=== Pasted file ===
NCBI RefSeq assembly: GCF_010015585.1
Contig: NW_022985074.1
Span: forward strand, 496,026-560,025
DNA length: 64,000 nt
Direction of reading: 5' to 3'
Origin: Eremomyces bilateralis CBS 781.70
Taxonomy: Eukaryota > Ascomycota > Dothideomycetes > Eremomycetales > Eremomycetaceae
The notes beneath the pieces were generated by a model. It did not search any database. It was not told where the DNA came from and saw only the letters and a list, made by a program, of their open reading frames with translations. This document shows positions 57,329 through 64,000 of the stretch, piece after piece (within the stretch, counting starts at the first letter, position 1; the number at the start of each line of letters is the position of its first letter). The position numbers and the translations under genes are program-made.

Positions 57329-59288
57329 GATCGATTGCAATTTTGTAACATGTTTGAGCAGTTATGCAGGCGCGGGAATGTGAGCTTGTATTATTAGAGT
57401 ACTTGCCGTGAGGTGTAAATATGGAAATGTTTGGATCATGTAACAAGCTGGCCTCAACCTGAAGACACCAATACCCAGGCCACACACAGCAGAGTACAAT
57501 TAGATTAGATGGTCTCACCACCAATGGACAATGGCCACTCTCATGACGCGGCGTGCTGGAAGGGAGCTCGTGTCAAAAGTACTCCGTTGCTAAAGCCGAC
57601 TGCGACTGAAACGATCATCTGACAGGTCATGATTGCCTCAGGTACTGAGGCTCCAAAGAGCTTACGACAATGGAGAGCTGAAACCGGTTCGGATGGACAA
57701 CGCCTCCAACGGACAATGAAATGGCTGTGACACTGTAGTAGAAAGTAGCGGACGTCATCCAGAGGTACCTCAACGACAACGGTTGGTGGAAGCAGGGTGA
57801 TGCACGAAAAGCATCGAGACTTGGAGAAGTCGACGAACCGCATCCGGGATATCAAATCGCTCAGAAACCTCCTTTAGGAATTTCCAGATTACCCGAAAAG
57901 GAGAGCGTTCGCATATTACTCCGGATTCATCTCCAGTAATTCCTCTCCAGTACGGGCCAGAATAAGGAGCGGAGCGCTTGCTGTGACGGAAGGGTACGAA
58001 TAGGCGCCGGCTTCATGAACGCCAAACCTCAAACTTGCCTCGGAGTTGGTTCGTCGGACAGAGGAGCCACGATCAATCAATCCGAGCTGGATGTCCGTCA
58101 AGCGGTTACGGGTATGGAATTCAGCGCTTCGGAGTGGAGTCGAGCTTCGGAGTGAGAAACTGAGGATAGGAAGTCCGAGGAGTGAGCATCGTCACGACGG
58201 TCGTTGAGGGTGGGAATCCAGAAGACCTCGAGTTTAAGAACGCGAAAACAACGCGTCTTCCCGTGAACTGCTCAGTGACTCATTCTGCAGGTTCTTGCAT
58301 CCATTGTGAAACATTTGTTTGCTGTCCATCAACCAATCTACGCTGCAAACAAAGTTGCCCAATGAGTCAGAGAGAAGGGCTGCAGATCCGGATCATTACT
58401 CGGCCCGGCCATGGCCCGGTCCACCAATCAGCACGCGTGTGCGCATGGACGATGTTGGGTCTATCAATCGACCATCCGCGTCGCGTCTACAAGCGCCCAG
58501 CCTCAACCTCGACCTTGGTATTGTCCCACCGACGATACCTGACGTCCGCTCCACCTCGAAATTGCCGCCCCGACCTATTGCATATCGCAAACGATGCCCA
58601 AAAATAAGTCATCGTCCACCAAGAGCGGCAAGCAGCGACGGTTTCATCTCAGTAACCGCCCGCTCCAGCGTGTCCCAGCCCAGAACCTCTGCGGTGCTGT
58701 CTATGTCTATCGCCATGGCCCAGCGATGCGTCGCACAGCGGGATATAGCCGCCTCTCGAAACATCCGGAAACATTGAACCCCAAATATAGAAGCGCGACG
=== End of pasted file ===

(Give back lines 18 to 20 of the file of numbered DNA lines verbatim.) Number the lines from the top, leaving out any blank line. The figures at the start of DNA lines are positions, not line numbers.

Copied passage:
58101 AGCGGTTACGGGTATGGAATTCAGCGCTTCGGAGTGGAGTCGAGCTTCGGAGTGAGAAACTGAGGATAGGAAGTCCGAGGAGTGAGCATCGTCACGACGG
58201 TCGTTGAGGGTGGGAATCCAGAAGACCTCGAGTTTAAGAACGCGAAAACAACGCGTCTTCCCGTGAACTGCTCAGTGACTCATTCTGCAGGTTCTTGCAT
58301 CCATTGTGAAACATTTGTTTGCTGTCCATCAACCAATCTACGCTGCAAACAAAGTTGCCCAATGAGTCAGAGAGAAGGGCTGCAGATCCGGATCATTACT